Detour (1945)   2 comments


happy detour

Piano player Al Roberts (Tom Neal) loves singer Sue Harvey (Claudia Drake) but they’ve both grown tired of their thankless gig in a small New York nightclub. Sue gets a chance to go west and make it big in Hollywood. Roberts soon follows, hitch-hiking across the country to see her. The trip drags along until he meets Charles Haskell, Jr., a rich man in a big car who’s tired of doing all the driving. Roberts’ happiness turns to dread when Haskell dies accidentally. He fears the police will accuse him of murder so he hides the body and drives on. Later, he picks up hitch-hiker Vera, played by Ann Savage, and assumes the dead man’s name. Vera, who had met the man earlier, knows Roberts is lying and blackmails him into continuing on to Los Angeles and stealing his identity permanently in order to gain a large inheritance. Meanwhile, all Roberts wants is to get to L.A. to see his girl. As Roberts and Vera get closer to her ignominious goal, their mutual hatred rises to the surface and she, too dies accidentally. Now Roberts roams the country aimlessly, shut off forever from decent society and the woman he loves.

detour car

Detour captures perfectly the noir belief that nice guys do finish last. Despite Al Roberts implied goodness and his sincere love for Sue, the gods conspire to foil him at every turn. Just taking a ride from a stranger has sealed his fate. The performances by Tom Neal and Ann Savage illustrate the fatalistic view of the film. Resolved to his dismal future his voice-over narrates. ”That’s life. Whichever way you turn, Fate sticks out a foot to trip you.”
Filmed by Edgar G. Ulmer on a budget of only $30,000, Detour has attained a cult following thanks to its stark viewpoint and spare acting. The movie became the first Hollywood noir inducted into the National Film Registry by the Library of Congress in 1992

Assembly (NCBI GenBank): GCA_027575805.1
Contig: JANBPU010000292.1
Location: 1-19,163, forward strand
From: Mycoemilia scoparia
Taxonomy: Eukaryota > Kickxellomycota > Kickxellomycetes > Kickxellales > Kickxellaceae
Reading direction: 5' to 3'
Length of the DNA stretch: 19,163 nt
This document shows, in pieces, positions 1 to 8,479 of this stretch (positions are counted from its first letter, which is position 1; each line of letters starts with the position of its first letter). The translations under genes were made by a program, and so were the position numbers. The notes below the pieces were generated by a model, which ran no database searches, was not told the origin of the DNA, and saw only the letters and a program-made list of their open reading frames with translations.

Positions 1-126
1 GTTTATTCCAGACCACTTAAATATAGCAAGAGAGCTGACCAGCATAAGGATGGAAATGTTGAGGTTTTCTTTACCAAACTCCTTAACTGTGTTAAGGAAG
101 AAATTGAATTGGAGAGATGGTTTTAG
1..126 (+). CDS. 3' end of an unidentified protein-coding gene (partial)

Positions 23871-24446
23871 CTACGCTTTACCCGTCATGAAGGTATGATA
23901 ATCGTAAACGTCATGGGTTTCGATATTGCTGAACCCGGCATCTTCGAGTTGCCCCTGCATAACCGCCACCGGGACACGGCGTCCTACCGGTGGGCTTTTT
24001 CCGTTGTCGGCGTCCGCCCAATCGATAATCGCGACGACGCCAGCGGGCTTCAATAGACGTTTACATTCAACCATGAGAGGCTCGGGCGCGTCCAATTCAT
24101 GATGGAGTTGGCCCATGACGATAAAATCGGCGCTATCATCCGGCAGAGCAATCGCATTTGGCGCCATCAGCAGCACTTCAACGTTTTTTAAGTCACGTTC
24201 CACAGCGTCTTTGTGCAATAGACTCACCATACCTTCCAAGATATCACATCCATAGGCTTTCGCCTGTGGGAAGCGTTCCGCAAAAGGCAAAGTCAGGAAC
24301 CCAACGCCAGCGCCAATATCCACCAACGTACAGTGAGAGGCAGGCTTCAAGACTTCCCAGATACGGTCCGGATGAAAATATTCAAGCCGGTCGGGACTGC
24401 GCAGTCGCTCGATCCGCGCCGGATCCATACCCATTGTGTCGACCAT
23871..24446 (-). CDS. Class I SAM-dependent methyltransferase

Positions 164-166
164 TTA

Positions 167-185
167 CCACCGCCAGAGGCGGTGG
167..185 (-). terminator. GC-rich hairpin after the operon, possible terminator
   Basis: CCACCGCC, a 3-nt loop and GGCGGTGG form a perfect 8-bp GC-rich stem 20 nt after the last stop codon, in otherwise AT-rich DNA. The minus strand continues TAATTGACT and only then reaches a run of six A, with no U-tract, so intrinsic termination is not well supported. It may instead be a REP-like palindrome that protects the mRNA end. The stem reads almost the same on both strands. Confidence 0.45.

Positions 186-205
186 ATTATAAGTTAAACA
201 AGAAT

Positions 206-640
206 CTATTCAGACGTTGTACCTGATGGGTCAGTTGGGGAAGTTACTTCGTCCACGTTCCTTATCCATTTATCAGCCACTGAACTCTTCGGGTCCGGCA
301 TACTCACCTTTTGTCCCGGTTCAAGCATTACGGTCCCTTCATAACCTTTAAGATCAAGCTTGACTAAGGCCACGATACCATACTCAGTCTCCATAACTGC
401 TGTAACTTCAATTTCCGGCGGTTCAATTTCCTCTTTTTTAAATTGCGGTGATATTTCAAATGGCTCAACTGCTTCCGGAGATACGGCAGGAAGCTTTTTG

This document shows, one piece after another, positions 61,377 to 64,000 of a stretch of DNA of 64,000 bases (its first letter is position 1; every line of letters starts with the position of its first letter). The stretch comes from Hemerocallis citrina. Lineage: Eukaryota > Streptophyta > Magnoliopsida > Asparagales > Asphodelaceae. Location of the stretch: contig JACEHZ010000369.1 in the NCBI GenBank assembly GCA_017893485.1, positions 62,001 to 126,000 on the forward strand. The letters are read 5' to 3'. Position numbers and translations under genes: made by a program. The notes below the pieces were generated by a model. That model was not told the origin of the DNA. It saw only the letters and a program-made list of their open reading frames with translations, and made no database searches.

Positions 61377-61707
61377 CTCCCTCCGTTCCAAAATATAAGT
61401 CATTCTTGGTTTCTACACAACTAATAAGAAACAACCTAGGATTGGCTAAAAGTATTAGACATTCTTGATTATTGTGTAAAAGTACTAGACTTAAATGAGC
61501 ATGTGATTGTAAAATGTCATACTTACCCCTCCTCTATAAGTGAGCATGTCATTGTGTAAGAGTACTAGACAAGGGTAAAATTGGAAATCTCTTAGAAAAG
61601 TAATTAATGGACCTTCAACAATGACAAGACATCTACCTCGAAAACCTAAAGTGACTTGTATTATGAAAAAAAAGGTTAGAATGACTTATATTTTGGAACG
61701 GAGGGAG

sad detour

Posted May 13, 2014 by Kerry Fristoe in Reviews

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2 responses to “Detour (1945)

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  1. I love the story that Anne Savage faded to obscurity to such a point that sometime in the mid-2000s (I believe) she was attending a screening of this film and during a Q & A, someone asked what happened to Anne Savage, and Savage raised her hand and said “I’m here” and that incident led to being cast in her last film “Wendy and Lucy” or maybe it “My Winnipeg.” This is definitely a good film and I like that Ann Savage’s character is just outright bratty and malicious. The other film noir women try so hard to be deceptive and seductive and double-crossing, it’s the kind of stuff you see parodied. Anne Savage is just like “uh huh, yeah, i’m blackmailing you, this is happening”

    I always figured he could have at least got a message across to his girlfriend if he really wanted to. The downside is she might reject him, and maybe he was too afraid of that to do the sensible thing

    By the way, you write a bunch of stuff for blog-a-thon’s. When and where do those come up.

    • I never knew that about Ann Savage. She’s definitely out front with her nastiness. I guess he figured he had nothing to offer her which was dopey. I agree. I see tweets about blogathons sometimes. I have been asked to participate more than once, but mostly I google blogathons if I feel like doing one. Sometimes ones pop up from years ago, but sometimes new ones appear and if I like the concept I ask to join in. It’s a deadline which I need sometimes.

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